Christmas To Americans
The Barna Research Group poll found that:
- 37% of adults in the national survey (88% of whom identified themselves as Christian) said the birth of Jesus is the most important aspect of Christmas.
- More than 75% of evangelical Christians placed Jesus’ birth as of first importance on Christmas.
- Only 32% of those who identified themselves as fundamentalists gave that answer.
- Only 29% of Catholics placed Jesus’ birth first.
- Only 24% of theological liberals said the birth of Christ made Christmas important for them.
- 44% of the total respondents said that family time is the most important part of one of the three most sacred days (along with Good Friday and Easter) on the calendar.
- 26% of respondents ages 18 to 34 said the birth of Jesus was the most important aspect of Christmas.
- 39% among respondents 65 and older said the same thing.
- Only 3% said presents or parties were the most important part of Christmas. The same percentage that said the best thing about Christmas was getting a paid holiday.
“I guess it demonstrates what preachers have been wringing their hands over for some time: Christ has been evacuated from Christmas,” said the Rev. William Willimon, a theologian and Duke University chaplain. “It’s good to know where we are. Christmas has become a co-opted holiday.”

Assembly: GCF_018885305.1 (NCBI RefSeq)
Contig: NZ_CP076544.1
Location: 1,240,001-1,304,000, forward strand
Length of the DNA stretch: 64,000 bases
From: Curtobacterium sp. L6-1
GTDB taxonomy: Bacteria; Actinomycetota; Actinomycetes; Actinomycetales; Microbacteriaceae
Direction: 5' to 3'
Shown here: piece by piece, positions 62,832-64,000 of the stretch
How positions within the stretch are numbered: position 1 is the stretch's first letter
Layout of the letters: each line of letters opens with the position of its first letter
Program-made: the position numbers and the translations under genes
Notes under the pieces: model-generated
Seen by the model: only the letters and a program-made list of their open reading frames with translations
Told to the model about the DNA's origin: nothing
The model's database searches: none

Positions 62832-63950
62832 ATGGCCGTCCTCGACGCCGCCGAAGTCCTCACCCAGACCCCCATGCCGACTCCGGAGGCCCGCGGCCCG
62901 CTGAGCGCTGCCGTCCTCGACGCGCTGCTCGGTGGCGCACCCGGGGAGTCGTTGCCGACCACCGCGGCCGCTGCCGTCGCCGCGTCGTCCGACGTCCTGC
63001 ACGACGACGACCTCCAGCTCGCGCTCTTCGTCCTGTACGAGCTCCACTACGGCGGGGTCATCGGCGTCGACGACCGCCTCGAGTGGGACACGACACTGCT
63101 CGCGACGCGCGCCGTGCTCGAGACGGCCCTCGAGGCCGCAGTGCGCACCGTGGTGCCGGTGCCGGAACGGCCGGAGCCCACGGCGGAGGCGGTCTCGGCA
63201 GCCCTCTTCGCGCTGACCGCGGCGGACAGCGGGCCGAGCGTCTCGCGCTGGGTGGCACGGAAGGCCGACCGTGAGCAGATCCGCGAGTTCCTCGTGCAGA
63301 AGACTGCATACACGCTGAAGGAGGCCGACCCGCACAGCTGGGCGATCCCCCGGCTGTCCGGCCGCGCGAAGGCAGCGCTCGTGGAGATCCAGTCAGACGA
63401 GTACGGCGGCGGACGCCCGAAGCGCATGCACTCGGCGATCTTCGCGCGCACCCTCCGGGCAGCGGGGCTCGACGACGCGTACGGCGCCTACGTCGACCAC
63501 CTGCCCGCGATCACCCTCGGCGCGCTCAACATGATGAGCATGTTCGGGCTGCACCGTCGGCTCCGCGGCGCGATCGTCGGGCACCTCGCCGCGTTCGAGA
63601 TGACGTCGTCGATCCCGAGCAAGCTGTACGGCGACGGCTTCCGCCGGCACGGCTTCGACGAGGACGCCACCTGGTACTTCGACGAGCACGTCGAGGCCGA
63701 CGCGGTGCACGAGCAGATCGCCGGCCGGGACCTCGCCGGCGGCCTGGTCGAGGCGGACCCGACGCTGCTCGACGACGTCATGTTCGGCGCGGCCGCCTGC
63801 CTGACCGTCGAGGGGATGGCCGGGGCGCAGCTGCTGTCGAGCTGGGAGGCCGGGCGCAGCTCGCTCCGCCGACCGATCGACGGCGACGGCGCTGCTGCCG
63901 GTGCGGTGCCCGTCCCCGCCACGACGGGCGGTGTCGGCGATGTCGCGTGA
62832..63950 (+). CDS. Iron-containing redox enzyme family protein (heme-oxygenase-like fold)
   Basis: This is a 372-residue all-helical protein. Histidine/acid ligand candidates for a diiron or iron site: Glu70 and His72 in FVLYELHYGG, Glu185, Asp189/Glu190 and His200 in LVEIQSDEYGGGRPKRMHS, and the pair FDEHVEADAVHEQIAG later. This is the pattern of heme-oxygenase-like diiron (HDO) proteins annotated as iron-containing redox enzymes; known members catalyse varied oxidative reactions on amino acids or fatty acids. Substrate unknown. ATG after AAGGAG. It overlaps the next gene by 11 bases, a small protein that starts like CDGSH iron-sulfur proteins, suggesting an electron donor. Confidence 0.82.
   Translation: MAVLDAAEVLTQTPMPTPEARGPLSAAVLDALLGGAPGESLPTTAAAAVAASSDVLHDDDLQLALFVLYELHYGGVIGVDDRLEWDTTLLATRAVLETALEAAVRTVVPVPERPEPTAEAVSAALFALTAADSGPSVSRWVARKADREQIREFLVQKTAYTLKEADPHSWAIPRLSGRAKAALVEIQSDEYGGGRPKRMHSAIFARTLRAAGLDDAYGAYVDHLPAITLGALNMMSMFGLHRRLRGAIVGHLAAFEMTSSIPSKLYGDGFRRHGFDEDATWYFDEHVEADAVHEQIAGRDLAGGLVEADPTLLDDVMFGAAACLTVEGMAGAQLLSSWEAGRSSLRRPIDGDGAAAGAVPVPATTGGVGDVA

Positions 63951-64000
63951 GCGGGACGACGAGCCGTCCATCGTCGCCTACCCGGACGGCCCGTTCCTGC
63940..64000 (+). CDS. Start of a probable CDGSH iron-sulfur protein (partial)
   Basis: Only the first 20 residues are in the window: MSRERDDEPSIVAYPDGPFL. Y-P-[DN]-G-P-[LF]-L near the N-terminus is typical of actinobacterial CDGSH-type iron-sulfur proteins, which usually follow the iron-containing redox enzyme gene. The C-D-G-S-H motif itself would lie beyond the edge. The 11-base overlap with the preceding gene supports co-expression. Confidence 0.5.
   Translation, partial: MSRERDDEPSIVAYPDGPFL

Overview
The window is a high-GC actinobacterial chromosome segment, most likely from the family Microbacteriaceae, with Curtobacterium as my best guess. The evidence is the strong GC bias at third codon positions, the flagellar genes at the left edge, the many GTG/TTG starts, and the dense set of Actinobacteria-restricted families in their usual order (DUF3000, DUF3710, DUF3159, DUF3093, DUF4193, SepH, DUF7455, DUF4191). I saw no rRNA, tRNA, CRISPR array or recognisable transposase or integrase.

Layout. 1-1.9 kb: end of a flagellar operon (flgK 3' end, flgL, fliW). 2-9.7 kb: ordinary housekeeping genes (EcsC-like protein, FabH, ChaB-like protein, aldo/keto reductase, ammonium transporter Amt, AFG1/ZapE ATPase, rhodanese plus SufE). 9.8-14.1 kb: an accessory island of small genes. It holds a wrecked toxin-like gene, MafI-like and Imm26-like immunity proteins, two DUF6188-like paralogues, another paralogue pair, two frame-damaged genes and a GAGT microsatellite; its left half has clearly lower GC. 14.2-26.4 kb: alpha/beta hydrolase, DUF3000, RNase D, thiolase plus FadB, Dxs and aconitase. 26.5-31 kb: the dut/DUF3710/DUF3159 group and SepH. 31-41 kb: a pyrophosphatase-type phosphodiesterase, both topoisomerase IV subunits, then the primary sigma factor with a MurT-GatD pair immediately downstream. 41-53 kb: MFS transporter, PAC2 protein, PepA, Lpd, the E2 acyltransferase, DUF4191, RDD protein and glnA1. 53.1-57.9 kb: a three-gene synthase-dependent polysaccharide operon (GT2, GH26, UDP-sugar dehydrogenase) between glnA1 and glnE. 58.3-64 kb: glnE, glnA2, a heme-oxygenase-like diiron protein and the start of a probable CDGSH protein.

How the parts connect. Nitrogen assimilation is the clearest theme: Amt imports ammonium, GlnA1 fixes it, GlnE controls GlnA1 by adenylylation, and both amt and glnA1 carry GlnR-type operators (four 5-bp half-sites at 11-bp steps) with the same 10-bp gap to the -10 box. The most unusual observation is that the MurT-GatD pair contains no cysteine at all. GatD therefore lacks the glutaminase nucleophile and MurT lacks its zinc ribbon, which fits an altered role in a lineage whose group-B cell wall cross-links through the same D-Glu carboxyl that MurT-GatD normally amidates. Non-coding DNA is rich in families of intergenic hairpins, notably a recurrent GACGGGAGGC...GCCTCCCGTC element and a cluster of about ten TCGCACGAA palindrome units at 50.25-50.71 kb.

“Americans are more likely to correctly recall the significance of April 15 than they are to connect Christmas with the birth of Jesus. As America becomes increasingly anesthetized to Christian principles and practices, it seems only fitting that we have contracted acute amnesia regarding the spiritual significance of December 25,” said pollster George Barna.
Barna goes on to say, “Even with all that I know about how secularized our culture has become, I would have thought that more people would say Christmas, the birth of Jesus.”
The significance of Christmas to Americans poll is somewhat surprising and truly saddening, Pastor Larry
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